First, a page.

News of President Lincoln’s Assassination Reaches the Queen City: The City’s Ironic Booth Connection
Posted On: 04/17/2017 - 4:18pm, Posted By: Scott Gampfer, Associate Vice President for Collections & Preservation
At 10:15 pm, Friday, April 14, 1865, Confederate sympathizer John Wilkes Booth slipped unnoticed into President Abraham Lincoln’s box at Ford’s Theater and fired a single shot from his .44-caliber derringer directly into the back of the president‘s head. Booth then leapt heavily onto the stage and made his escape.
Carried unconscious and barely breathing to the Petersen House across the street from the theater, the president clung to life until 7:22 am the following morning. When he passed, Secretary of War Edwin M. Stanton famously remarked “Now he belongs to the ages.”
By mid-day on the 15th of April, news of the President’s assassination had reached virtually every part of the nation, thanks to the telegraph. News of the shooting reached Cincinnati in time to appear in the morning papers.
The first reports of Lincoln’s assassination in the Cincinnati Daily Commercial.
The morning edition of the Daily Commercial ran the story of the assassination as it had been relayed in a series of dispatches received in the early morning hours of the 15th. Each dispatch carried a little more detail than the previous one. The paper reported that at 12:15 am it was not known if the president’s wound was fatal and that claims that the shooter had been identified as the actor John Wilkes Booth were not yet confirmed. In the same column, the paper related the details of a 2:30 am dispatch indicating that the president was not expected to live and that the Surgeon General of the Army and other surgeons had been sent for to attend to Mr. Lincoln. The last dispatches to be reported in the morning edition came in at 4:00 am by which time it was stated that the president’s recovery was impossible and he would soon cease to breathe. They also carried the news that “the evidence is very positive” that Booth was the murderer.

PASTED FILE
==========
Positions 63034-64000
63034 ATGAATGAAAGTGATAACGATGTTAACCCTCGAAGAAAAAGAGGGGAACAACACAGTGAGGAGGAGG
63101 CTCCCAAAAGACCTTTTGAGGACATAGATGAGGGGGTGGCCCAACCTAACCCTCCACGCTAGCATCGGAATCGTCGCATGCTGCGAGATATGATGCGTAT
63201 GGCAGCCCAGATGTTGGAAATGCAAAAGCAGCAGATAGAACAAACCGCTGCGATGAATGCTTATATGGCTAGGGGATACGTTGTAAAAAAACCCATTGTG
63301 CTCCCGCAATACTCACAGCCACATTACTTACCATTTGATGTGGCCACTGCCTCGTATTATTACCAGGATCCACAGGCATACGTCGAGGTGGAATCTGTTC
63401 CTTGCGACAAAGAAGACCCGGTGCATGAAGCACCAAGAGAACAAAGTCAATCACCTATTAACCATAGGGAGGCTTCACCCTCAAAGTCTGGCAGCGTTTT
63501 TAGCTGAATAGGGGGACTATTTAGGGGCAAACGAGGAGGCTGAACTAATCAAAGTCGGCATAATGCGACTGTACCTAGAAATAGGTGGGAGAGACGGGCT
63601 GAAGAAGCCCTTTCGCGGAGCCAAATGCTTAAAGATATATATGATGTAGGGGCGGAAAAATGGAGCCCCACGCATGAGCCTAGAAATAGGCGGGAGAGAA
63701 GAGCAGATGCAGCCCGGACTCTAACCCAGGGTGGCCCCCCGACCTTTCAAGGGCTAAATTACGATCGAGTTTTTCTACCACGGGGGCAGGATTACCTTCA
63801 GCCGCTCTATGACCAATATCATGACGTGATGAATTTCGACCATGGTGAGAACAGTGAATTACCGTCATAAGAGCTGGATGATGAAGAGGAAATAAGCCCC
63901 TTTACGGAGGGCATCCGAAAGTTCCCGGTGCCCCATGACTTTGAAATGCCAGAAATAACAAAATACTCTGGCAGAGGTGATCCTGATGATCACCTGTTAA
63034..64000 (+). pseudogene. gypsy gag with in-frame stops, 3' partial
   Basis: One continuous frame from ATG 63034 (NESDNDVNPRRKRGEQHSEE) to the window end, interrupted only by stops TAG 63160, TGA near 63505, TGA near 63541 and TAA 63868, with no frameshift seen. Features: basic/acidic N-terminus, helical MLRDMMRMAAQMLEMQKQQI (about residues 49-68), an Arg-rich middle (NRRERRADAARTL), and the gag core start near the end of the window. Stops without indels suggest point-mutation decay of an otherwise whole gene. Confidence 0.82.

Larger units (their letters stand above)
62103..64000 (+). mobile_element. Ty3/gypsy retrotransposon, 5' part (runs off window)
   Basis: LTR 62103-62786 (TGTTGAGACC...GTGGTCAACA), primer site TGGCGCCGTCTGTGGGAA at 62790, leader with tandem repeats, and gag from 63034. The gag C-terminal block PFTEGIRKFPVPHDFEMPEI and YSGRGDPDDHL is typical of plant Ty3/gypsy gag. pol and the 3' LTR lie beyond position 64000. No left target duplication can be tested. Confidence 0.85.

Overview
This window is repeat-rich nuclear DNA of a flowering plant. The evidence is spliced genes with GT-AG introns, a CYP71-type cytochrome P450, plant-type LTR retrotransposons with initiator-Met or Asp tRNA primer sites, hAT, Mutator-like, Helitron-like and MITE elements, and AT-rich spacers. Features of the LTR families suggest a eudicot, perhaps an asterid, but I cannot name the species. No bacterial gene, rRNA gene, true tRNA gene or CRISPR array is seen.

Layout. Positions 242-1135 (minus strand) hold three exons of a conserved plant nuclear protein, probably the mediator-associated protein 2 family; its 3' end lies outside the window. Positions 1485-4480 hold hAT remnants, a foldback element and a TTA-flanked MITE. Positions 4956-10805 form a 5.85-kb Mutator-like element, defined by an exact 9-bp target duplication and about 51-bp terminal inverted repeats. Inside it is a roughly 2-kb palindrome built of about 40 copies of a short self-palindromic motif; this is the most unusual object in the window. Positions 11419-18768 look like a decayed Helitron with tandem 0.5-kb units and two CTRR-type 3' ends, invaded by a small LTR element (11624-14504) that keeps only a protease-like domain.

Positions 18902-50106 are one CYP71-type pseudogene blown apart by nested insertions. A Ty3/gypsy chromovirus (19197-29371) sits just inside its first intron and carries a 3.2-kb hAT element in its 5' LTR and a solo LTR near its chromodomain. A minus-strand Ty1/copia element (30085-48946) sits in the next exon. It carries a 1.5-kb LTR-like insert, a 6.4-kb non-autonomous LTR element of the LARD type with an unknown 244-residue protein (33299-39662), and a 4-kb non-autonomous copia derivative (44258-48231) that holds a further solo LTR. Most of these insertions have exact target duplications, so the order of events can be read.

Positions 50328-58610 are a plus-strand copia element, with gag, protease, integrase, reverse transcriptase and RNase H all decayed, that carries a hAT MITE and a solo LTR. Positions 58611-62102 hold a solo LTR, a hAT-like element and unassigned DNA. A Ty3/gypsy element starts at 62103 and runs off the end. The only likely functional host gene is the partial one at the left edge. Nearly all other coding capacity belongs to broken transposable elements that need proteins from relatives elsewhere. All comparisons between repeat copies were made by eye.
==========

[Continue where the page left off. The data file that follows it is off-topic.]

Ironically, appearing on the same page of the Commercial, directly next to the column carrying the news of the tragedy playing out in Washington, was an advertisement for a “Grand Matinee” performance of The Three Guardsmen at Pike’s Opera House on Fourth Street in Cincinnati, scheduled for Saturday afternoon at 2 p.m.
Daily Commercial, Saturday, April 15, 1865.
The ad touted eminent tragedian Junius Brutus Booth, Jr.’s role as D’Artagnan in the production. Junius Brutus, Jr. was the older brother of John Wilkes Booth, Lincoln’s assassin. Booth was in the closing days of a two week engagement at Pike’s and was staying at the Burnet House. When news of the assassination reached the Queen City, the play was quietly ended and newspapers reported on April 17th that Junius Brutus had left the city. Although he did not share his younger brother’s pro-Confederate sentiments, organizers and friends nevertheless urged him to leave the city for fear he would be attacked while emotions were running high. Friends hid him until he could be safely spirited out of the city.
Pike’s Opera House, Fourth Street, Cincinnati.
Suspected by government authorities of having knowledge of his brother’s intent to shoot the president, he was arrested in Philadelphia on April 26th and imprisoned briefly in Washington, D.C. where he was interrogated and then released.
As there was no Sunday edition of the Daily Commercial, the full details of President Lincoln’s death, the attack on Seward, and the hunt for John Wilkes Booth did not appear in print until Monday, April 17, 1865. A small ad appeared in the paper stating that “In consequence of the Calamity that has befallen the Nation, the Opera House will be closed this evening.” Pike’s Opera House soon resumed normal programming.